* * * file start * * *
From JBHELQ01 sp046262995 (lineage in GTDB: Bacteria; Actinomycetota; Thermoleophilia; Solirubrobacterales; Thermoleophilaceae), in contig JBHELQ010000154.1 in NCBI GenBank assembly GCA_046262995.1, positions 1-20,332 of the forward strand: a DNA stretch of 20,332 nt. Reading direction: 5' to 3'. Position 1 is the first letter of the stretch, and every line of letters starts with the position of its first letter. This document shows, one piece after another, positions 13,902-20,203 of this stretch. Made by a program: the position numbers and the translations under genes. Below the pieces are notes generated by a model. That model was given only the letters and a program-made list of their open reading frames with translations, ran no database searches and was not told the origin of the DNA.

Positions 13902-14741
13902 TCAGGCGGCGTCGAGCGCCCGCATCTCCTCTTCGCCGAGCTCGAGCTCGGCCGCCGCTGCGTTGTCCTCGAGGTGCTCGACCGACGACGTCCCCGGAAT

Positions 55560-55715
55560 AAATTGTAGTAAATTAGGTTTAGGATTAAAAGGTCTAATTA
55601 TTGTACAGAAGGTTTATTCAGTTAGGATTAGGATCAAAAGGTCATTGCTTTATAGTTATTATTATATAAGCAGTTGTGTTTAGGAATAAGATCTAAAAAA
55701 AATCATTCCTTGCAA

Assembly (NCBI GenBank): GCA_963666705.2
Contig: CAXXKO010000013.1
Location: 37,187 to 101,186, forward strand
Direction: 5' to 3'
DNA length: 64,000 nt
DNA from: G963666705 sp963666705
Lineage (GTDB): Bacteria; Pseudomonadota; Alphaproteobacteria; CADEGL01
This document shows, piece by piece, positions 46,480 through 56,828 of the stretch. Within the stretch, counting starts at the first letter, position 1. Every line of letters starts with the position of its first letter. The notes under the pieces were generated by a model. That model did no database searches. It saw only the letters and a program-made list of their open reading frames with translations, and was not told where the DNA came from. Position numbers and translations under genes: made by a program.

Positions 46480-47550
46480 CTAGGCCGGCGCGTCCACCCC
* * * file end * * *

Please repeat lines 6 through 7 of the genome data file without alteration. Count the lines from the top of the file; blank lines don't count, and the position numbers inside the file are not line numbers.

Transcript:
55601 TTGTACAGAAGGTTTATTCAGTTAGGATTAGGATCAAAAGGTCATTGCTTTATAGTTATTATTATATAAGCAGTTGTGTTTAGGAATAAGATCTAAAAAA
55701 AATCATTCCTTGCAA